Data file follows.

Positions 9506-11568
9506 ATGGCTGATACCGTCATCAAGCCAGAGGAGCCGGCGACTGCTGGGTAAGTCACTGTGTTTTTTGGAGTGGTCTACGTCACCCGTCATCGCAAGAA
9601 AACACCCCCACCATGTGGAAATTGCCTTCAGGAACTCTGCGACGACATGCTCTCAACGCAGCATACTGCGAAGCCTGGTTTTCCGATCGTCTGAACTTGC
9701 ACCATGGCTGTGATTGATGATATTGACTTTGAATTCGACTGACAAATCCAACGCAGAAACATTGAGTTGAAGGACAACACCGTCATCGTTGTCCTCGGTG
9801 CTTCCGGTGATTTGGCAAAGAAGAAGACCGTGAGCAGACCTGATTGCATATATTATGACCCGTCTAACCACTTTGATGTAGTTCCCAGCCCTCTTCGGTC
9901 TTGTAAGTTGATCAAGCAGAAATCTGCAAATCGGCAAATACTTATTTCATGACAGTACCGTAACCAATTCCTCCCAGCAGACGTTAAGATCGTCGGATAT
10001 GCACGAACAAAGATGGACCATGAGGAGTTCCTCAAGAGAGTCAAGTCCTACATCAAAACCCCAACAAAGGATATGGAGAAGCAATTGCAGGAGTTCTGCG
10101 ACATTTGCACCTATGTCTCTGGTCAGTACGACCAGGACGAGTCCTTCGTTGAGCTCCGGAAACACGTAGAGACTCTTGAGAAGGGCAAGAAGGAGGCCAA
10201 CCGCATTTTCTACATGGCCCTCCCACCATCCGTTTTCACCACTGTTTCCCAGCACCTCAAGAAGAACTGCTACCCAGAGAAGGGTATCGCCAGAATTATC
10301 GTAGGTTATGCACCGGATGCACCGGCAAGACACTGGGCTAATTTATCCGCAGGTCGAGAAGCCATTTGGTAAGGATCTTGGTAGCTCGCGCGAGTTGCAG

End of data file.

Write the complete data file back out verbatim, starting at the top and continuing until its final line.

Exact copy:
Positions 9506-11568
9506 ATGGCTGATACCGTCATCAAGCCAGAGGAGCCGGCGACTGCTGGGTAAGTCACTGTGTTTTTTGGAGTGGTCTACGTCACCCGTCATCGCAAGAA
9601 AACACCCCCACCATGTGGAAATTGCCTTCAGGAACTCTGCGACGACATGCTCTCAACGCAGCATACTGCGAAGCCTGGTTTTCCGATCGTCTGAACTTGC
9701 ACCATGGCTGTGATTGATGATATTGACTTTGAATTCGACTGACAAATCCAACGCAGAAACATTGAGTTGAAGGACAACACCGTCATCGTTGTCCTCGGTG
9801 CTTCCGGTGATTTGGCAAAGAAGAAGACCGTGAGCAGACCTGATTGCATATATTATGACCCGTCTAACCACTTTGATGTAGTTCCCAGCCCTCTTCGGTC
9901 TTGTAAGTTGATCAAGCAGAAATCTGCAAATCGGCAAATACTTATTTCATGACAGTACCGTAACCAATTCCTCCCAGCAGACGTTAAGATCGTCGGATAT
10001 GCACGAACAAAGATGGACCATGAGGAGTTCCTCAAGAGAGTCAAGTCCTACATCAAAACCCCAACAAAGGATATGGAGAAGCAATTGCAGGAGTTCTGCG
10101 ACATTTGCACCTATGTCTCTGGTCAGTACGACCAGGACGAGTCCTTCGTTGAGCTCCGGAAACACGTAGAGACTCTTGAGAAGGGCAAGAAGGAGGCCAA
10201 CCGCATTTTCTACATGGCCCTCCCACCATCCGTTTTCACCACTGTTTCCCAGCACCTCAAGAAGAACTGCTACCCAGAGAAGGGTATCGCCAGAATTATC
10301 GTAGGTTATGCACCGGATGCACCGGCAAGACACTGGGCTAATTTATCCGCAGGTCGAGAAGCCATTTGGTAAGGATCTTGGTAGCTCGCGCGAGTTGCAG